To reduce the risk faced by records during transportation, the project team moved digitization equipment to Li’s Taichung studio; every time a stage mission was completed for a sound it had to be tested by their professional ears. Prof. Huang said, satisfied, “I remember one interesting time when we were recording a 78 rpm record. After playing it, Teacher Li habitually reached for the record but couldn’t find it because the sound he played was a recording that was very realistic.”
In the past Li would listen to the records he collected on a common gramophone. After re-recording and digitization the enhanced quality of the sound allows the listener to get into the plot and feel the atmosphere and Li often has been reduced to tears while listening to these sounds from the past. In particular, “Butterfly Lovers,”one of the big Gezai operas of the Japanese Colonial Period, reminds him of the period from 1933 to 1940, the time when heyday of gezai opera and an era in which the record industry flourished. As the record turns, images of traditional culture from a bygone era seem to appear.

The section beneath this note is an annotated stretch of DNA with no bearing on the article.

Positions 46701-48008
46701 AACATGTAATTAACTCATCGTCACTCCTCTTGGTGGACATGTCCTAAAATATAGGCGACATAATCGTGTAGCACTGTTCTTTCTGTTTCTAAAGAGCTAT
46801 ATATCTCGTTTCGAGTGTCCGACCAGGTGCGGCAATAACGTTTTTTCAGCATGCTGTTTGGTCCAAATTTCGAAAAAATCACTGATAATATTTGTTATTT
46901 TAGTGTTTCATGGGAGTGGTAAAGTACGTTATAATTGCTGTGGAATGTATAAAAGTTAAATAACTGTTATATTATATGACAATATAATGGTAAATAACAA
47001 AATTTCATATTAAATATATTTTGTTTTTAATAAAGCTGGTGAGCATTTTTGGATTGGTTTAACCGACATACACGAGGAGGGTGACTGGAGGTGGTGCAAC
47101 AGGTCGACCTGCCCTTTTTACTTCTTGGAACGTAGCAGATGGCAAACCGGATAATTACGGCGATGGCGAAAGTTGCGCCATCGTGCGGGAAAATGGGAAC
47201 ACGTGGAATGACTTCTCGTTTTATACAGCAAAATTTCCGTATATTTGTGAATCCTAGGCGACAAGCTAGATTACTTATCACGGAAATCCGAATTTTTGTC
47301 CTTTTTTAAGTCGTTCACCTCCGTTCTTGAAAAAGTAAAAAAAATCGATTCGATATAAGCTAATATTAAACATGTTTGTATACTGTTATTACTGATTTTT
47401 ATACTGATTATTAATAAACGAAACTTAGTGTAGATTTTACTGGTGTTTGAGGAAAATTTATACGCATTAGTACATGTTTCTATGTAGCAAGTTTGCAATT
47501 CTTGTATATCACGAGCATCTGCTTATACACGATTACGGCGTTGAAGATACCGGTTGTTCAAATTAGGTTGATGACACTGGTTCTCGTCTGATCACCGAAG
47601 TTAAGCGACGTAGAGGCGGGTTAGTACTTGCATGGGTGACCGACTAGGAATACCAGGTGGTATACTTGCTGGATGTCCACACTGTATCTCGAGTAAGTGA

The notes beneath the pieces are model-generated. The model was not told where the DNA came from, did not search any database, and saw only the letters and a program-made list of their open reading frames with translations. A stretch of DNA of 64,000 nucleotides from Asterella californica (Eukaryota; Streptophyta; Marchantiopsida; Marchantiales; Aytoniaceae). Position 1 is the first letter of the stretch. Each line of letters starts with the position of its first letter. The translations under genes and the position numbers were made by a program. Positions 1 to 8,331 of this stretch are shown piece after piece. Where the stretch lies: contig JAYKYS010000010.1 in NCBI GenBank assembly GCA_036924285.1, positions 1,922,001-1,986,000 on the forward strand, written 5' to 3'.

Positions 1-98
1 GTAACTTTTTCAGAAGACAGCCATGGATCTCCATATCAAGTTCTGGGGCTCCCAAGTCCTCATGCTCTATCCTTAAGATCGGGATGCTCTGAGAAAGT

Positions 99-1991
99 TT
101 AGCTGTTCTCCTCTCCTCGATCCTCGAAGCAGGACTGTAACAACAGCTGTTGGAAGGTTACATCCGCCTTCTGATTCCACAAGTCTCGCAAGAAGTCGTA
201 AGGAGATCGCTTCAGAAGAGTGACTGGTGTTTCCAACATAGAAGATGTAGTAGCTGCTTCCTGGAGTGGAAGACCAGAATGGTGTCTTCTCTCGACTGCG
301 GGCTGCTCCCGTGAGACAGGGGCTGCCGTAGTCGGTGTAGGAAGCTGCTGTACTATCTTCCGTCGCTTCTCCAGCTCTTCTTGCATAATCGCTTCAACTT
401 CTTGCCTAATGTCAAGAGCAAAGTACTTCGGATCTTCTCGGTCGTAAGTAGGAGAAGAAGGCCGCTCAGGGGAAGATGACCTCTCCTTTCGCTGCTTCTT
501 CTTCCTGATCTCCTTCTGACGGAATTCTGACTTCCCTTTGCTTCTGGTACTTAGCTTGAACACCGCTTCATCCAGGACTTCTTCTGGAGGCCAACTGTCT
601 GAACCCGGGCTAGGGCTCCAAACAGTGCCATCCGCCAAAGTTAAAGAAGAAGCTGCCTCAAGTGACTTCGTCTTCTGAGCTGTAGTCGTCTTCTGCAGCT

Website only useful it can play good songs
To reduce the risk faced by records during transportation, the project team moved digitization equipment to Li’s Taichung studio
Gezai Opera was usually performed on a noisy outdoor stagebut Chun-chun and Ai-ai, despite having recorded over 100 records, never actually wore gezai operas costumes and were stars of what was called “studio gezai opera” at the time. The performers didn’t have actually to appear on stage but importance was attached to the quality of recording, singing and song composition. Improvement in the economy and technology led to changes in the way music and opera were broadcast and let to a gradual move of gezai towards musical refinement in the Japanese Colonial Period.